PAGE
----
True Grit
Charles Portis
Donna Tartt,

(Recorded Books)
True Grit charmed the pants off us when we read it back in 1968. It's late 19th Century Americana, a novel about Mattie Ross who journeys into the Choctaw Nation to find, capture, and bring to justice Tom Chaney, the man who shot her father.

Part of the joy of True Grit is the funny, upright, tart, and stilted language from turn-of-the-century Arkansas. The other is the characters: straight-talking, canny Mattie herself; then Mattie seeking out Rooster Cogburn --- she calls him a "one-eyed jasper" --- to find the murderer; and her elaborate, extended, and funny negotiations with those who she needs for her pursuit.

When she visits Rooster's living-quarters, she notes the dust and dirt and unmade bed: "Men will live like billy goats if they are let alone."

Mattie lets no one put her off or put her down. When she is with the Texas Ranger LaBoeuf, he says,

    "I think your mother would not approve of your getting mixed up in this kind of enterprise. She thinks you are seeing about a horse. Criminal investigation is sordid and dangerous and is best left in the hands of men who know the work."

    "I suppose that is you. Well, if in four months I could not find Tom Chaney with a mark on his face like a banished Cain I would not undertake to advise others how to do it."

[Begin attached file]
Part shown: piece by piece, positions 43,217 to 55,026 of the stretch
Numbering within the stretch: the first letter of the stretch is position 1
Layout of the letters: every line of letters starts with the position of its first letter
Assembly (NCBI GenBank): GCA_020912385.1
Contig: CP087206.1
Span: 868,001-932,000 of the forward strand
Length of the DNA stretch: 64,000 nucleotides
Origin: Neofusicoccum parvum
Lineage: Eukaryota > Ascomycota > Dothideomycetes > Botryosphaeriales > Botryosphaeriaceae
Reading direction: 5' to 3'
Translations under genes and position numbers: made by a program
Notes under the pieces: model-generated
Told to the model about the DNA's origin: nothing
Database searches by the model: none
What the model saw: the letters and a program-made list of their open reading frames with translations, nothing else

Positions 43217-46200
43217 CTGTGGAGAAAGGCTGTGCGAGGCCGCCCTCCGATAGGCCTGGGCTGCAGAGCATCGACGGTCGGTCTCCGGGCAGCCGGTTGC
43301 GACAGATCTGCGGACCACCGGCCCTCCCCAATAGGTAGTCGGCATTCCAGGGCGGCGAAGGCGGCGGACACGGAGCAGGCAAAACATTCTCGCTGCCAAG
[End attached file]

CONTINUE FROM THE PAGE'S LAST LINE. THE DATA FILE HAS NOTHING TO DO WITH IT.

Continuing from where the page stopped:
"A saucy manner does not go down with me."

    "I will not be bullied."

    He stood up and said, "Earlier tonight I gave some thought to stealing a kiss from you, though you are very young, and sick and unattractive to boot, but now I am of a mind to give you five or six good licks with my belt."

    "One would be as unpleasant as the other," I replied. "Put a hand on me and you will answer for it. You are from Texas and ignorant of our ways but the good people of Arkansas do not go easy on men who abuse women and children."

    "The youth of Texas are brought up to be polite and to show respect for their elders."

    "I notice people of that state also gouge their horses with great brutal spurs."

    "You will push that saucy line too far."

    "I have no regard for you."

    He was angered and thus he left me, clanking away in all his Texas trappings.

It is a great adventure tale, even though it manages to go over the hill towards the end. Mattie finds herself thrown down a deep hole, with a broken arm and a nest of rattlesnakes nipping at her fingers and bats brushing against her legs. It's of The Perils of Pauline at its worst.

Ms. Tartt, the reader, lives up to her name and manages to sound like a fourteen-year-old girl from Dardanelle, Arkansas with "a tart tongue." At the end, however, we find that the story is being told by the "cranky old maid" that the girl has become after a half-or-century or so. Recorded Books might just as well have chosen an older scold, rather than this Tartt one.

--- Eileen Contreras
Go to a
from this book

Send us e-mail


Go Home

Go to the most recent RALPH